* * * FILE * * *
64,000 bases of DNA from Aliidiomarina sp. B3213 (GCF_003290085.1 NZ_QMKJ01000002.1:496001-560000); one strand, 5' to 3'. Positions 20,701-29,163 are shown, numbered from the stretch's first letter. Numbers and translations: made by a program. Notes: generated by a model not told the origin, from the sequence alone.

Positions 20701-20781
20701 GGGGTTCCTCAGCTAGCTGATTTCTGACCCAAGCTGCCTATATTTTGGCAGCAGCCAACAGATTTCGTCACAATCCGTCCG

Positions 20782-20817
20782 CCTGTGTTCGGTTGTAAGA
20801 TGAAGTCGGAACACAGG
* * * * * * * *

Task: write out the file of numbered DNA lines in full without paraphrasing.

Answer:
64,000 bases of DNA from Aliidiomarina sp. B3213 (GCF_003290085.1 NZ_QMKJ01000002.1:496001-560000); one strand, 5' to 3'. Positions 20,701-29,163 are shown, numbered from the stretch's first letter. Numbers and translations: made by a program. Notes: generated by a model not told the origin, from the sequence alone.

Positions 20701-20781
20701 GGGGTTCCTCAGCTAGCTGATTTCTGACCCAAGCTGCCTATATTTTGGCAGCAGCCAACAGATTTCGTCACAATCCGTCCG

Positions 20782-20817
20782 CCTGTGTTCGGTTGTAAGA
20801 TGAAGTCGGAACACAGG